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Abstract

Primary triple-negative breast cancers (TNBCs), a tumour type defined by lack of oestrogen receptor, progesterone receptor and ERBB2 gene amplification, represent approximately 16% of all breast cancers. Here we show in 104 TNBC cases that at the time of diagnosis these cancers exhibit a wide and continuous spectrum of genomic evolution, with some having only a handful of coding somatic aberrations in a few pathways, whereas others contain hundreds of coding somatic mutations. High-throughput RNA sequencing (RNA-seq) revealed that only approximately 36% of mutations are expressed. Using deep re-sequencing measurements of allelic abundance for 2,414 somatic mutations, we determine for the first time-to our knowledge-in an epithelial tumour subtype, the relative abundance of clonal frequencies among cases representative of the population. We show that TNBCs vary widely in their clonal frequencies at the time of diagnosis, with the basal subtype of TNBC showing more variation than non-basal TNBC. Although p53 (also known as TP53), PIK3CA and PTEN somatic mutations seem to be clonally dominant compared to other genes, in some tumours their clonal frequencies are incompatible with founder status. Mutations in cytoskeletal, cell shape and motility proteins occurred at lower clonal frequencies, suggesting that they occurred later during tumour progression. Taken together, our results show that understanding the biology and therapeutic responses of patients with TNBC will require the determination of individual tumour clonal genotypes.

Conflict of interest statement

Competing Interests The authors declare that they have no competing financial interests.

Figures

Figure 1
Figure 1
Distribution of number of validated somatic mutations by case over 65 cases. (a) Mutation frequency (Basal (red), Other (gray)). Patients harbouring known driver gene mutations are indicated. (b) Case specific and overall (inset) distributions of mutations in CNA classes: HOMD (homozygous deletion), HETD (hemizygous deletion), NEUT (no copy number change), GAIN (single copy gain), AMP (amplification) and HLAMP (high-level amplification). The number of (HOMD, HLAMP) CNAs (black diamonds) and percentage genome altered (green circles) are indicated. (c) Case specific and overall (inset) distributions of mutations in expression classes: Not (no expression), WT (wildtype expression), Het (mutant and wildtype expression) and Hom (dominant mutant expression).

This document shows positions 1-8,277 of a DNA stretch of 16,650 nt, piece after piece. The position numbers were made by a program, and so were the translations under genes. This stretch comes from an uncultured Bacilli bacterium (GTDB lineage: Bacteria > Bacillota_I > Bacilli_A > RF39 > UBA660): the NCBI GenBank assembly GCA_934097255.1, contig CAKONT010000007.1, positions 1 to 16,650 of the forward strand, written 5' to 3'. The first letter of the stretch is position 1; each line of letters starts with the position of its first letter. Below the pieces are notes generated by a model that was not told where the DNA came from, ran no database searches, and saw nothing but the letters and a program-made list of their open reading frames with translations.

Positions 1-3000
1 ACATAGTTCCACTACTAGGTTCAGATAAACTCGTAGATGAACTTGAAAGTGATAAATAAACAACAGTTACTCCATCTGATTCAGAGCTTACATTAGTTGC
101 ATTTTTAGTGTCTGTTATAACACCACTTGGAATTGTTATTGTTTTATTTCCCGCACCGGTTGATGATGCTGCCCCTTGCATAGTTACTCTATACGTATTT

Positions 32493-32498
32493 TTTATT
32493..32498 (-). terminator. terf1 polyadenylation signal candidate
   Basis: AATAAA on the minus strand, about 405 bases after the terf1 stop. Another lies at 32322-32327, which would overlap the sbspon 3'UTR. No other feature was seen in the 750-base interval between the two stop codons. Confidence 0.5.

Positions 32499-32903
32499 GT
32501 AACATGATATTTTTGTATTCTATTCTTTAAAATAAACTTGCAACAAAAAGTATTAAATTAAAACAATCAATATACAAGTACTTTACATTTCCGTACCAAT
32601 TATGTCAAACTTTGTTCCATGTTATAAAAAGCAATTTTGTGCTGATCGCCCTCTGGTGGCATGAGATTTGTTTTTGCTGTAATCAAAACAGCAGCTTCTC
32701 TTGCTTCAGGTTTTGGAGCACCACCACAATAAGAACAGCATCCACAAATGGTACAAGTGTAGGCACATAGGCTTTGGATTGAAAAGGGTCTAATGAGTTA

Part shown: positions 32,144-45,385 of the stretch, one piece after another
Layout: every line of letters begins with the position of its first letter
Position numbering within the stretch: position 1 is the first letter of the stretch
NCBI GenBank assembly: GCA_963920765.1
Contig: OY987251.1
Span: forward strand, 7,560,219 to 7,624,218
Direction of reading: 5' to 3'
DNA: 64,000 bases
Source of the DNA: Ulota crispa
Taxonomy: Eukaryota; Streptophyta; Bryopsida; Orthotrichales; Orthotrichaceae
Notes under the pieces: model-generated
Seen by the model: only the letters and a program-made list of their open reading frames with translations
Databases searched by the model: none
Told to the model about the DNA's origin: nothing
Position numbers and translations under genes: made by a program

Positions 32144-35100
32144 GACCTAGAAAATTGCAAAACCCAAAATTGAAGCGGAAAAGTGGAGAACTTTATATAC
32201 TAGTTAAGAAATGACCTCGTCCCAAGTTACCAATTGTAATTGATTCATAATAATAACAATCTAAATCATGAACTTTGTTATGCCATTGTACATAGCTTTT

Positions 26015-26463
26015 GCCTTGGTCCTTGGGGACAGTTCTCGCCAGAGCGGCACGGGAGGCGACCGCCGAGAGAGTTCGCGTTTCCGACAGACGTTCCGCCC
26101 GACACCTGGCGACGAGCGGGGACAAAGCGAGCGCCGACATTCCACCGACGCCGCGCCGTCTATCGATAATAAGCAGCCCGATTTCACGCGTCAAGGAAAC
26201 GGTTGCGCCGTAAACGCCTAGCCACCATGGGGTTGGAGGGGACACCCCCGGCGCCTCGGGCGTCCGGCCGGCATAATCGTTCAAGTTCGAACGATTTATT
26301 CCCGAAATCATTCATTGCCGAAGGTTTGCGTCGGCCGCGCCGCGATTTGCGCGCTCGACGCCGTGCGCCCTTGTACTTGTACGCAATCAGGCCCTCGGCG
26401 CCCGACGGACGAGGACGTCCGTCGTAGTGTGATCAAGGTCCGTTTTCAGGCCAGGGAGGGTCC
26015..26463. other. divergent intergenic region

Figure 2
Figure 2
Population patterns of co-occurrence and mutual exclusion of genomic aberrations in TNBC. (a) Case-specific mutations in known driver genes, plus genes from integrin signaling and ECM related proteins (laminins, collagens, integrins, myosins and dynein) derived from all aberration types: high-level amplifications (HLAMP), homozygous deletions (HOMD), missense, truncating, splice site and indel somatic mutations are depicted in genes with at least two aberrations in the population. (b) Distribution of somatic mutations in 25 genes across all exons of 159 additional breast cancers (relative proportion of ER+ cases in green, and ER- in blue), shown as a percentage of cases with one or more mutations.
Figure 3
Figure 3
Network analysis of recurrently mutated genes by somatic point mutations and indels (254 genes). (a) Significantly over-represented pathways (FDR < 0.001) from recurrently mutated genes (see Supplemental methods). Node shading encodes the adjusted p-value (q-value) of the comparison of the distribution of clonal frequencies of mutations in a given pathway to the overall distribution of clonal frequencies. A spectrum of higher (red) and lower (yellow) clonal frequencies is evident. (b) Case-specific mutations shaded according to clonal frequencies in known driver genes, plus genes from integrin signaling and ECM related proteins (laminins, collagens, integrins, myosins and dyneins).
Figure 4
Figure 4
Clonal evolution in TNBC. (a) Schematic representation of integration of CNA, LOH, allelic abundance measurements and normal cell contamination for clonal frequency estimation (left). Example of a mixture of three clonal genotypes and their resulting clonal frequencies. (b) Estimated clonal frequencies for four cases are shown as the distribution of posterior probabilities from the pyclone model(Supplemental methods). Clonal frequency distributions are coloured by their frequency group membership. (c) (left) Relationship of mutation abundance (synonymous and non-synonymous) and the inferred number of clonal clusters. (middle) Distribution and kernel density (red line) of the number of inferred clonal clusters over 54 TNBCs. (right) Kernel density distribution of clonal clusters for basal (red) and non-basal (grey) tumours.

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